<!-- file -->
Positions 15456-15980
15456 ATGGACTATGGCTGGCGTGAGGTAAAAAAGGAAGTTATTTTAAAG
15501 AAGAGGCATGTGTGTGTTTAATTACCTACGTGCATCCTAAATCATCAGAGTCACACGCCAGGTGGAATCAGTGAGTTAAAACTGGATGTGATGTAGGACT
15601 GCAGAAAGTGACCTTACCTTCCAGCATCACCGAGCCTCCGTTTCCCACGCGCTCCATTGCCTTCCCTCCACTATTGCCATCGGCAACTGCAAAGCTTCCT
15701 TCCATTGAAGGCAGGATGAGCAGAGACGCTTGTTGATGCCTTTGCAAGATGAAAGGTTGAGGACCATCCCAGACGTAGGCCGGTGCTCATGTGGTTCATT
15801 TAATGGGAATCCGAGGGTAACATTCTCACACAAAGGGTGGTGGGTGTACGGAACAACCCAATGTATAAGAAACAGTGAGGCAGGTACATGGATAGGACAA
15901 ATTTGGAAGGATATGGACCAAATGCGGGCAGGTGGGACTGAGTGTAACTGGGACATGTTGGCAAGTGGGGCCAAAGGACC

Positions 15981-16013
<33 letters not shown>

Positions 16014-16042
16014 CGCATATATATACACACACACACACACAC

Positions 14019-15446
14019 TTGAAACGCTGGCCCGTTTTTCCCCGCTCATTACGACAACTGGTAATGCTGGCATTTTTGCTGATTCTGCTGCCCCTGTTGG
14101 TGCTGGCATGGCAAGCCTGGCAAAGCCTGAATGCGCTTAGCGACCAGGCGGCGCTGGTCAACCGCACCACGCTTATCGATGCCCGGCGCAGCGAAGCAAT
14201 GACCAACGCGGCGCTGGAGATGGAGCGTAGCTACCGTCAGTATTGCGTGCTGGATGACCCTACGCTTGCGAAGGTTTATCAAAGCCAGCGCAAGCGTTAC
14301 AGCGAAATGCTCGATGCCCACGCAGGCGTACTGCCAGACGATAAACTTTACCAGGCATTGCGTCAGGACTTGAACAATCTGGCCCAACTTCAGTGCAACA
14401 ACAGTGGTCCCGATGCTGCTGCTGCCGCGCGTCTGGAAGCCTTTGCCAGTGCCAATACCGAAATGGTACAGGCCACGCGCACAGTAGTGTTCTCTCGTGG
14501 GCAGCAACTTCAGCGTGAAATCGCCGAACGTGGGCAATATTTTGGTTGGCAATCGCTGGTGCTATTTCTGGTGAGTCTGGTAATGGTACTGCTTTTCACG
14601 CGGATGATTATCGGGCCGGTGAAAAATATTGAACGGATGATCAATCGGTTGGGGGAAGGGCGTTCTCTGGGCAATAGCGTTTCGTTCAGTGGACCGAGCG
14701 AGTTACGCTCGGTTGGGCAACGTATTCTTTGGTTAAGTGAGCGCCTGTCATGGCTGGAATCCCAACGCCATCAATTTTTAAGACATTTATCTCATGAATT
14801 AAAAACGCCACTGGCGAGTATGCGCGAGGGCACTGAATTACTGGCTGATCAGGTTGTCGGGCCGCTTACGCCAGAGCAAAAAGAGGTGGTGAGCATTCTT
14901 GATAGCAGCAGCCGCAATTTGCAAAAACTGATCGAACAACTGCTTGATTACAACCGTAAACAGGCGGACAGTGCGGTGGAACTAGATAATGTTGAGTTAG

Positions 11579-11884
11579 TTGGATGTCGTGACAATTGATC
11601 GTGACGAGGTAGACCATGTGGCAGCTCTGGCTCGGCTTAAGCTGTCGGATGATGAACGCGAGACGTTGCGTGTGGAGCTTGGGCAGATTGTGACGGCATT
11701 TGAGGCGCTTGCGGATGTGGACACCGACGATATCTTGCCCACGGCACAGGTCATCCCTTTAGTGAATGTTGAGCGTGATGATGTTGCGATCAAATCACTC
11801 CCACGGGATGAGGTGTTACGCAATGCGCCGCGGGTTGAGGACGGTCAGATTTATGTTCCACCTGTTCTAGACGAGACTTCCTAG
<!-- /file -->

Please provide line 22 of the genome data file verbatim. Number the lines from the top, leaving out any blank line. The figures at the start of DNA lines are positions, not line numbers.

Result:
14901 GATAGCAGCAGCCGCAATTTGCAAAAACTGATCGAACAACTGCTTGATTACAACCGTAAACAGGCGGACAGTGCGGTGGAACTAGATAATGTTGAGTTAG